What You Can Do About It

Prevention and Control

The best time to stop the spread of purple loosestrife is late June, July and into early August. During this time plants are flowering and easily recognizable and have yet to go to seed. Removing the plant once the seeds have developed may cause further spread as the seeds fall off the plant during removal.

When removing purple loosestrife from a garden, it is important to make sure the entire root mass, and all the pieces, are removed. Roots can reach 30 cm (1 foot) or deeper into the soil.  Since purple loosestrife can re-establish from just pieces of the plants, care should be taken when digging it out.  Once removed, place the plant in a black garbage bag and let it dry completely.  Placing the bag in a hot, sunny location will speed up this process.

Once the plant is dried out it may be burned, where permitted, or placed for disposal in the landfill. Make sure to burn the plants completely, or double bag them to avoid contaminating landfill sites. The removal area should be monitored the next growing season and beyond because there will a seed bank remaining in the soil.  There are many alternative garden perennials that can be planted in place of the purple loosestrife.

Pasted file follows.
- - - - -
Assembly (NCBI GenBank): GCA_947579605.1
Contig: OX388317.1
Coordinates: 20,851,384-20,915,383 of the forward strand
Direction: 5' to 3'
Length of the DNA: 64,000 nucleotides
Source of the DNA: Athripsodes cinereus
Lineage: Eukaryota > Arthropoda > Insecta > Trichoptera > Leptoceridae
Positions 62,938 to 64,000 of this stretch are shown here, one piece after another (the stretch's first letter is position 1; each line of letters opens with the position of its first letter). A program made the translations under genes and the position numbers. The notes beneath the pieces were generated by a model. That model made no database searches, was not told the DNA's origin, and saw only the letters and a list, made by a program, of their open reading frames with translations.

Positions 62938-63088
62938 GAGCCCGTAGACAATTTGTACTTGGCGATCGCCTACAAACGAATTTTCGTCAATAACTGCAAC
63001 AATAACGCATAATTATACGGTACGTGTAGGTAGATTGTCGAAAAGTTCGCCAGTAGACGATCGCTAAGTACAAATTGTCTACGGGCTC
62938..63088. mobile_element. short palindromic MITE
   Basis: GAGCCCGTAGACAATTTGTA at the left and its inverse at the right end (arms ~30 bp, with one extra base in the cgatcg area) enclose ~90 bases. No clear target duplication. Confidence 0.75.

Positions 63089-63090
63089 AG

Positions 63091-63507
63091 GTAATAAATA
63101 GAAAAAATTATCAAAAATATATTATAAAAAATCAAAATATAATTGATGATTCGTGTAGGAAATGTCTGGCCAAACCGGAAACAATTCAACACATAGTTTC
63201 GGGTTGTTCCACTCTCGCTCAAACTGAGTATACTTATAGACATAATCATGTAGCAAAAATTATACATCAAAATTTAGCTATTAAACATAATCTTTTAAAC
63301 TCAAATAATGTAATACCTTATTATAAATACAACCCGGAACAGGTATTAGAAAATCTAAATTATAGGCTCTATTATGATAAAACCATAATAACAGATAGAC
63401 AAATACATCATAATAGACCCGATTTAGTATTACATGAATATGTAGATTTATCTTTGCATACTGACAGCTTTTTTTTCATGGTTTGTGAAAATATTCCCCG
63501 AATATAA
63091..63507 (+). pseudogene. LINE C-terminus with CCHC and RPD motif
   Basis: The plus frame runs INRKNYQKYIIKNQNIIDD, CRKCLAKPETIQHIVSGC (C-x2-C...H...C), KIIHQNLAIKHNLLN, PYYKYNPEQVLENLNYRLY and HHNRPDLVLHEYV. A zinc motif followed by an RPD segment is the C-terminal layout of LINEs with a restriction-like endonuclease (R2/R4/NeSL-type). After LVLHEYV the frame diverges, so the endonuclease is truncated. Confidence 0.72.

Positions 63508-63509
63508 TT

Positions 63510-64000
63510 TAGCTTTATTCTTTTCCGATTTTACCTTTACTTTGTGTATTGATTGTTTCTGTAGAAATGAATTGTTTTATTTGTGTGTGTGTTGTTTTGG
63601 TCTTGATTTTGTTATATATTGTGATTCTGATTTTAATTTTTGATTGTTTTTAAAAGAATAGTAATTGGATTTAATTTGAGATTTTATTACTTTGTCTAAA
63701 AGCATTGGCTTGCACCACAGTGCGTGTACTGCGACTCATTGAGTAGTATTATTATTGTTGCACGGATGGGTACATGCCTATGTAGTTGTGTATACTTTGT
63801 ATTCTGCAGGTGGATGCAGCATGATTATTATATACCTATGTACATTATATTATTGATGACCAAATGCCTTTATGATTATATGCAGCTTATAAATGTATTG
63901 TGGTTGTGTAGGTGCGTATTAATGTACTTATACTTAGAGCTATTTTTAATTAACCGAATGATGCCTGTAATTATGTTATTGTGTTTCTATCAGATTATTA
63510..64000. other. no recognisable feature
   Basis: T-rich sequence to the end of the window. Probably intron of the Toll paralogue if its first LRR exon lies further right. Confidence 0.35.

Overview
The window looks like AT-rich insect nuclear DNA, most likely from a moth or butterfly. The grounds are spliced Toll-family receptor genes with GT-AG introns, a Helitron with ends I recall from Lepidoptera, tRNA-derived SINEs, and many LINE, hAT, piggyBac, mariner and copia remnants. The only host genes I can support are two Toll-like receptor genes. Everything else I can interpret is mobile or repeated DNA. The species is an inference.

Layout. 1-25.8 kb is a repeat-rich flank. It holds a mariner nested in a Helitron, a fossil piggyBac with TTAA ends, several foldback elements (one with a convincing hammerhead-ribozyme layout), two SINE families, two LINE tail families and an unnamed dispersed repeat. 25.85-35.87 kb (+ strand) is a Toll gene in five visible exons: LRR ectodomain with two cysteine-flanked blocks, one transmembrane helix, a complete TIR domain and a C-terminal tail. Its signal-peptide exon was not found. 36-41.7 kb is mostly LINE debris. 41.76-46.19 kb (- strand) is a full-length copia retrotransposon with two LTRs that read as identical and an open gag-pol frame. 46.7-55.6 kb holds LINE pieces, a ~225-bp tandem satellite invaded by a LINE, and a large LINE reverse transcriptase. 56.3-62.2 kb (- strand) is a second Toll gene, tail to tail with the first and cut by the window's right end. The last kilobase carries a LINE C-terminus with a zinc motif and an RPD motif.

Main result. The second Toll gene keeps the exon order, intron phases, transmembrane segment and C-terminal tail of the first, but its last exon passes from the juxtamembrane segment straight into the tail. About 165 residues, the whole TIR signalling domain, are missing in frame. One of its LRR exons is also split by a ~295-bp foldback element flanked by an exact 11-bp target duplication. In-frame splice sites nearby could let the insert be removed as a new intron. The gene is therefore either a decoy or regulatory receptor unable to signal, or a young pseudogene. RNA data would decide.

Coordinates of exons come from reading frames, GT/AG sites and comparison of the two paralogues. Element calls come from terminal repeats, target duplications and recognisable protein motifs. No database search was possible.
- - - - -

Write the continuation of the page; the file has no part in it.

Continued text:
Removing purple loosestrife from wetland areas is not easy. Herbicides cannot be used in many of the areas where purple loosestrife is found.  In areas with large infestations, digging up the plant is labour intensive, can disturb the soil, and increases the chance of spreading seeds.  In Manitoba, biological control has been used to help control the spread of purple loosestrife.

 

Canada and the United States are using specialized leaf eating beetles from Europe to control the plant. These beetles are safer than using chemicals and only eat the purple loosestrife plants. This form of biological control has successfully managed large areas infested with purple loosestrife.

 

Infestation in Netley-Libau Marsh, Manitoba, 1999 (Below)

Purple Loosestrife Infestation

Manitoba Conservation Ducks Unlimited City of Winnipeg Invasive Species Council of Manitoba